Speed dating - the art of the JavaScript Date object
Written by Ian Elliot   
Monday, 05 September 2011
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Speed dating - the art of the JavaScript Date object
Date and times as strings

Date and times as strings

Of course one of the common tasks is to present a date or a time or a date and time to a user as a formatted string. This is easy in JavaScript because you can use a range of built in methods.

The most basic of these is the toString method which returns a string showing the date and local time with the correction applied to the UTC value:

Mon Sep 5 13:10:30 UTC+0100 2011

This is complete but often more than is required by an innocent user who has no idea what UTC is! A more user friendly version of this method is the toLocaleString method which shows the local time and date in the local format without any UTC information:

05 September 13:10:30

Of course if you want the UTC date and time then you can use the toUTCString method

Mon, 5 Sep 13:10:30 UTC

If you just want the date and not the time then you can use the toDateString method or the toLocaleDateString method which returns the date formatted in the local style:

Mon Sep 5 2011

or

05 September 2011

Similarly if you only want the time part of the date and time you can use the toTimeString method which returns a local time with an indication of the UTC correction applied or the toLocaleTimeString which returns the local time without a mention of UTC:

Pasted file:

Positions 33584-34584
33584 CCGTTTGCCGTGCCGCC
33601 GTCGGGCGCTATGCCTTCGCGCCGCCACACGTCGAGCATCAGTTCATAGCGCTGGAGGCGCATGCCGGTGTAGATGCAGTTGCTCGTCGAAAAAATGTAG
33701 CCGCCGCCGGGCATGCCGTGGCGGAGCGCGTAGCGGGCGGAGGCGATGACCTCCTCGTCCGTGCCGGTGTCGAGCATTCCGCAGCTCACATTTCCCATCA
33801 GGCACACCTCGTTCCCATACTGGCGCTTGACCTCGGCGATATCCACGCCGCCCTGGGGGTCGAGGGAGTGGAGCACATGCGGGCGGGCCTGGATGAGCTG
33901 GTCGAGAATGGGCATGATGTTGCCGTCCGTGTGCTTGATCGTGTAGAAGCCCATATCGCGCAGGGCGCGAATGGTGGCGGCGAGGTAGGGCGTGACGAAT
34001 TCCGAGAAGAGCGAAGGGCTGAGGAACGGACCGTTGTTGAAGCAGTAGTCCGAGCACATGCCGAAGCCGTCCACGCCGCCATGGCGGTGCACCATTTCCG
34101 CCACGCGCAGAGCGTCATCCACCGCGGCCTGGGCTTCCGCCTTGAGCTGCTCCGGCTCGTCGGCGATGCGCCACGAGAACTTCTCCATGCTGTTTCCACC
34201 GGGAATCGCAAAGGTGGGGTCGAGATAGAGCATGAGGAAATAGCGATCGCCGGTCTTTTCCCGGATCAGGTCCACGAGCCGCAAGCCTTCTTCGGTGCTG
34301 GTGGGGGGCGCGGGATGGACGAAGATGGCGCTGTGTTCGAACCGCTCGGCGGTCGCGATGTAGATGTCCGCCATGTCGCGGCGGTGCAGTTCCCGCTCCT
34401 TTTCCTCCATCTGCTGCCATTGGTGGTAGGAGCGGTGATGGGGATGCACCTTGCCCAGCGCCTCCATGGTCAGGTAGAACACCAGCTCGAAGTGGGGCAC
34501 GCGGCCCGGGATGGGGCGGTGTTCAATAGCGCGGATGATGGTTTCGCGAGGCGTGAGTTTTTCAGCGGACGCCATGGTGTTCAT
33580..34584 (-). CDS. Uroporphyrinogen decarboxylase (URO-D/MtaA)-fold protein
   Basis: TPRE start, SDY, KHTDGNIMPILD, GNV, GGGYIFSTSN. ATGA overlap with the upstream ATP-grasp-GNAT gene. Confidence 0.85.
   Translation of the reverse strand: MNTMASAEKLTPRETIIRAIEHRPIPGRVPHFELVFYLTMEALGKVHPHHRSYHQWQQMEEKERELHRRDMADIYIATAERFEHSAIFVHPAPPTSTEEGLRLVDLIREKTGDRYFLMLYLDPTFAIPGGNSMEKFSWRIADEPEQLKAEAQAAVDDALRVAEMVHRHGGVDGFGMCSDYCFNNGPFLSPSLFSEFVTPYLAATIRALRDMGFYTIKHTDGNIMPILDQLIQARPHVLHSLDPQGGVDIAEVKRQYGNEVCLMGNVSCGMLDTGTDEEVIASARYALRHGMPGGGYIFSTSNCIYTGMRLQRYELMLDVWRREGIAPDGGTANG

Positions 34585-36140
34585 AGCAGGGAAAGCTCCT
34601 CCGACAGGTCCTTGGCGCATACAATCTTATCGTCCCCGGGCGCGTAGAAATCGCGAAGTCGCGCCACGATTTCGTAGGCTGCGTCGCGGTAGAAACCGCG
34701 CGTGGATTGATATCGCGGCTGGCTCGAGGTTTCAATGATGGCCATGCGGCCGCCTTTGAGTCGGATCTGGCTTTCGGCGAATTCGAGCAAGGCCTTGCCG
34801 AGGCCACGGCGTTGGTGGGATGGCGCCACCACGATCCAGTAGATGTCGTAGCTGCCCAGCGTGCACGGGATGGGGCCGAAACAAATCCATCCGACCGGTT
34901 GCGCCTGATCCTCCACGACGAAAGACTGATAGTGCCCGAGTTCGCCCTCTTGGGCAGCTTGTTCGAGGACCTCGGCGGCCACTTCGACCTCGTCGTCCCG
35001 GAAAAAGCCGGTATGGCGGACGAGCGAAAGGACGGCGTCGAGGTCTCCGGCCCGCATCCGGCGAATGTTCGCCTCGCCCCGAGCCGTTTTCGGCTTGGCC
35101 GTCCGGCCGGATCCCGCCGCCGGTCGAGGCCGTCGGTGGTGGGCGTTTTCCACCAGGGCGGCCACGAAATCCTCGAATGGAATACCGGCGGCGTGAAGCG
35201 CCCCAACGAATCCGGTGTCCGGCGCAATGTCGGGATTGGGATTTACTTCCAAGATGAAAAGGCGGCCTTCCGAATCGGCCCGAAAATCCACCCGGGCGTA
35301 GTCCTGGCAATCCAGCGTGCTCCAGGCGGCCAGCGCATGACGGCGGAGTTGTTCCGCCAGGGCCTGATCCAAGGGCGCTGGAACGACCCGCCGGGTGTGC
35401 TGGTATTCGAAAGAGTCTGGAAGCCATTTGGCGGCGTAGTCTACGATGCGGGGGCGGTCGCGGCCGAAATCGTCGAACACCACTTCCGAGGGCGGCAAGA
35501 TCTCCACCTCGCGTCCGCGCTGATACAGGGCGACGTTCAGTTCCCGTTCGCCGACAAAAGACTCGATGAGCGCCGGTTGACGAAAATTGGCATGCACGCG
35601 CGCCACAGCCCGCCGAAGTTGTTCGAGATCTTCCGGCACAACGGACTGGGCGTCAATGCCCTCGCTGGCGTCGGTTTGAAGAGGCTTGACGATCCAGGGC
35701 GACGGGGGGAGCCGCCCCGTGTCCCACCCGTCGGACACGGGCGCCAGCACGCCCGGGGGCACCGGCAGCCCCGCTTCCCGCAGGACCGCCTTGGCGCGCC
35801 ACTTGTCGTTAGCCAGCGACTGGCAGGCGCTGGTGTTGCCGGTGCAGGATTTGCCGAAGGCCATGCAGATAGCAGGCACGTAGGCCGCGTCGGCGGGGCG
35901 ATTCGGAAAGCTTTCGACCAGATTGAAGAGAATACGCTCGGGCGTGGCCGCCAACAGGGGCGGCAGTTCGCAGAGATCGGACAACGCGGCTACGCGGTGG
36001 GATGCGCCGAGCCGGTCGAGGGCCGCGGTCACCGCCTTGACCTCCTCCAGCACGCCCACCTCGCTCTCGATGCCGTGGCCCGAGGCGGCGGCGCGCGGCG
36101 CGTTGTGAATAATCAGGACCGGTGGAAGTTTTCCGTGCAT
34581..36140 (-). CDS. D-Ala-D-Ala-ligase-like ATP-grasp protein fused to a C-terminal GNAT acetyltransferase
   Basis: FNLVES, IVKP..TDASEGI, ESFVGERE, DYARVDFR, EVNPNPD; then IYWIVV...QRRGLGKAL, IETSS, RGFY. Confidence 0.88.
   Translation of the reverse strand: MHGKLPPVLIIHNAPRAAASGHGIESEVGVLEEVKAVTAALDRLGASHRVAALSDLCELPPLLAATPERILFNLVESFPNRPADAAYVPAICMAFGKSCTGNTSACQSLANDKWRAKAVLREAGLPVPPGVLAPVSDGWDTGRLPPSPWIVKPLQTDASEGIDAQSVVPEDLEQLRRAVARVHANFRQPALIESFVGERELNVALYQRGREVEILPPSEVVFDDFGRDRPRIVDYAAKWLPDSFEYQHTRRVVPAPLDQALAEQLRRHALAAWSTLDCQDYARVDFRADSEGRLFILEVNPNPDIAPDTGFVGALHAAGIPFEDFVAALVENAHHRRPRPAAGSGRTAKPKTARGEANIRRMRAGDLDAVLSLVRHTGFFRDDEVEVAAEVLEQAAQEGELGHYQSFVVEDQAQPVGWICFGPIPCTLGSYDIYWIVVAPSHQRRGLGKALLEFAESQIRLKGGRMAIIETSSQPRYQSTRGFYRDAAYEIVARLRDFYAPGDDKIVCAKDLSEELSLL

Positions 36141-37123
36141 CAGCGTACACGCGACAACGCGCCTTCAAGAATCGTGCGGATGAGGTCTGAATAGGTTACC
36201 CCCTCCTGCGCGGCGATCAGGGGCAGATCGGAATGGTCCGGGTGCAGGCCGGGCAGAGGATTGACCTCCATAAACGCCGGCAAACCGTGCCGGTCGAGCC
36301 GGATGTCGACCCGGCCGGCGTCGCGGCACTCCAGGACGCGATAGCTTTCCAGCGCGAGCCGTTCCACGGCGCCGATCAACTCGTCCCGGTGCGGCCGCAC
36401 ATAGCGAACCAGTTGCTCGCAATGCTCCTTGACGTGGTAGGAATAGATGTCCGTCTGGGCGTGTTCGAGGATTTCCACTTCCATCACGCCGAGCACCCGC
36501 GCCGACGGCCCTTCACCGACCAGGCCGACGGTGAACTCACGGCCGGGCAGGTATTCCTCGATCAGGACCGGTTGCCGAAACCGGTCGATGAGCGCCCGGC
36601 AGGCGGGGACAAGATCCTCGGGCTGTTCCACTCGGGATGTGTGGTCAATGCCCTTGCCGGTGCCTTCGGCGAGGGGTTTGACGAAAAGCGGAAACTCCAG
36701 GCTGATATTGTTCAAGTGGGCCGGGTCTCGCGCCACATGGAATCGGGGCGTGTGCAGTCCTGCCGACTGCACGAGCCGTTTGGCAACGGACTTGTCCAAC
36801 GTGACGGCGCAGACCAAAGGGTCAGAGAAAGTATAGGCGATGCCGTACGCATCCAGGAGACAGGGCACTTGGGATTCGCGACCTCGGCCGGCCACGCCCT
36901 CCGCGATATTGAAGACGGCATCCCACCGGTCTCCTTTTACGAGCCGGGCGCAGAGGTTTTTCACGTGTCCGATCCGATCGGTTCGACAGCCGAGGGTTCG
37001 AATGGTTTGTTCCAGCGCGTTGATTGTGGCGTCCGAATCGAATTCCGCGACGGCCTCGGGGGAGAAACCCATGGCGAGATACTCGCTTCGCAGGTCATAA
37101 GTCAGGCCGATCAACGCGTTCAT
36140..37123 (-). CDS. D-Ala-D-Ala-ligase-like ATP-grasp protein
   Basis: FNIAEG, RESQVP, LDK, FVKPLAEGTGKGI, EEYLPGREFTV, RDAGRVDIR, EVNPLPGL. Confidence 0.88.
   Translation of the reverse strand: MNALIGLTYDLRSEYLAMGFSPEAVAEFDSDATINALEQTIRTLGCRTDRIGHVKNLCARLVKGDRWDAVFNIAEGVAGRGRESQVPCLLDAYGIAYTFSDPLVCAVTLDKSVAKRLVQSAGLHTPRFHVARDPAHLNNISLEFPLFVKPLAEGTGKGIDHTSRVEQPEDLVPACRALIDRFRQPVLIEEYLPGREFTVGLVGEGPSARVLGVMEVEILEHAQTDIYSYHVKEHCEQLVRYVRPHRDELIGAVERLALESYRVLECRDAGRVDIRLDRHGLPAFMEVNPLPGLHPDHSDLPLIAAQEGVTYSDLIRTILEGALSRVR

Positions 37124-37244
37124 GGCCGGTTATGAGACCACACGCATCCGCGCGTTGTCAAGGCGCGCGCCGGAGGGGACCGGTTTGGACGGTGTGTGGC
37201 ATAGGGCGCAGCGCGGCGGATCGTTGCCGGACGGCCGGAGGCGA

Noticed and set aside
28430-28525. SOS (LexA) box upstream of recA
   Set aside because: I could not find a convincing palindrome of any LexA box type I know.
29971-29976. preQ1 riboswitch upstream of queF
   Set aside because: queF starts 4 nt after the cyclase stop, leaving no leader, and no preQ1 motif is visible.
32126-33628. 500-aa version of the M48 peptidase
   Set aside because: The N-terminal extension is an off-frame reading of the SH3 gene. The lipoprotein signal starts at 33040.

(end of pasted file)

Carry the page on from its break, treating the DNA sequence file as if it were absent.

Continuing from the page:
13:10:30 UTC+0100

or

13:10:30

The one that is missing is a method to return a UTC time but this isn't a big loss and it can be made up for very easily.

Extending date formats

What do you do if you want a date or time in a different format?

You have two possible solutions. You could use the raw date and time access methods such as getHours and put together the date and time format you want. It also makes sense to extend the methods of the Date instances by adding methods to the prototype. For example to construct the day name followed by the day number you could write:

Date.prototype.toDayDate=function(){
 var day=new Array("Sun","Mon",
"Tue","Wed","Thu","Fri","Sat");
 day=day[this.getDay()];
 return day.toString()+" "+this.getDate();
}

and then write:

var t=new Date();
alert(t.toDayDate());

to display Mon 5.

The alternative way is to take the existing string methods and process their results. For example the toString method has all of the information we need to implement the toDayDate method by extracting the information from a string something like:

Mon Sep 5 13:10:30 UTC+0100 2011

So all we need are the first three characters and the two starting at the eighth:

Date.prototype.toDayDate=function(){
  return this.toString().slice(0,3)+" "+
this.toString().slice(8,10);
}

This works just as well as the previous method.

It is up to you which you choose.

Date arithmetic

Now we come to perhaps the most confusing part of using the Date object - date arithmetic.

Let's consider a particular problem.

You want to add one day to today's date and time to get the date and time of tomorrow.

To solve this problem you have to remember that the Date object stores the number of milliseconds from the fixed date. So to add one day you have to add one day's worth of milliseconds i.e. 24*60*60*1000.

However if you try: